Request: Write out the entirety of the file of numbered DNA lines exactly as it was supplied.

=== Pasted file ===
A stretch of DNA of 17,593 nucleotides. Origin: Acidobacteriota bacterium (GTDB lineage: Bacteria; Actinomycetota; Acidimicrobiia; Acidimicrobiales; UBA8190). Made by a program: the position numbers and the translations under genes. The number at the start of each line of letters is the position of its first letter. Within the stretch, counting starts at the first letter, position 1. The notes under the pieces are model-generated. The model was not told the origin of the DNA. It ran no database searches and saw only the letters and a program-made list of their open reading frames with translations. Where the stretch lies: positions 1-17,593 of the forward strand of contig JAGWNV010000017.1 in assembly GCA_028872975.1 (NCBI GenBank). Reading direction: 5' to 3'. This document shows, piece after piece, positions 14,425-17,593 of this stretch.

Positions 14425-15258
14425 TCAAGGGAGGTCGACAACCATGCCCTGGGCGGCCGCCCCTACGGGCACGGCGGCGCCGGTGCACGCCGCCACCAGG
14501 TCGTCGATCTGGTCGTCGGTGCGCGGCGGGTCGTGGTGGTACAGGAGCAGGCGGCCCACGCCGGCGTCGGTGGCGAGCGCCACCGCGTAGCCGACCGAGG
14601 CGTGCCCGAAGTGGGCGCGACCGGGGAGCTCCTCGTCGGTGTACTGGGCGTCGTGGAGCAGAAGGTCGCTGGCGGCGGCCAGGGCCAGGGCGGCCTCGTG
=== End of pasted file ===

A stretch of DNA of 17,593 nucleotides. Origin: Acidobacteriota bacterium (GTDB lineage: Bacteria; Actinomycetota; Acidimicrobiia; Acidimicrobiales; UBA8190). Made by a program: the position numbers and the translations under genes. The number at the start of each line of letters is the position of its first letter. Within the stretch, counting starts at the first letter, position 1. The notes under the pieces are model-generated. The model was not told the origin of the DNA. It ran no database searches and saw only the letters and a program-made list of their open reading frames with translations. Where the stretch lies: positions 1-17,593 of the forward strand of contig JAGWNV010000017.1 in assembly GCA_028872975.1 (NCBI GenBank). Reading direction: 5' to 3'. This document shows, piece after piece, positions 14,425-17,593 of this stretch.

Positions 14425-15258
14425 TCAAGGGAGGTCGACAACCATGCCCTGGGCGGCCGCCCCTACGGGCACGGCGGCGCCGGTGCACGCCGCCACCAGG
14501 TCGTCGATCTGGTCGTCGGTGCGCGGCGGGTCGTGGTGGTACAGGAGCAGGCGGCCCACGCCGGCGTCGGTGGCGAGCGCCACCGCGTAGCCGACCGAGG
14601 CGTGCCCGAAGTGGGCGCGACCGGGGAGCTCCTCGTCGGTGTACTGGGCGTCGTGGAGCAGAAGGTCGCTGGCGGCGGCCAGGGCCAGGGCGGCCTCGTG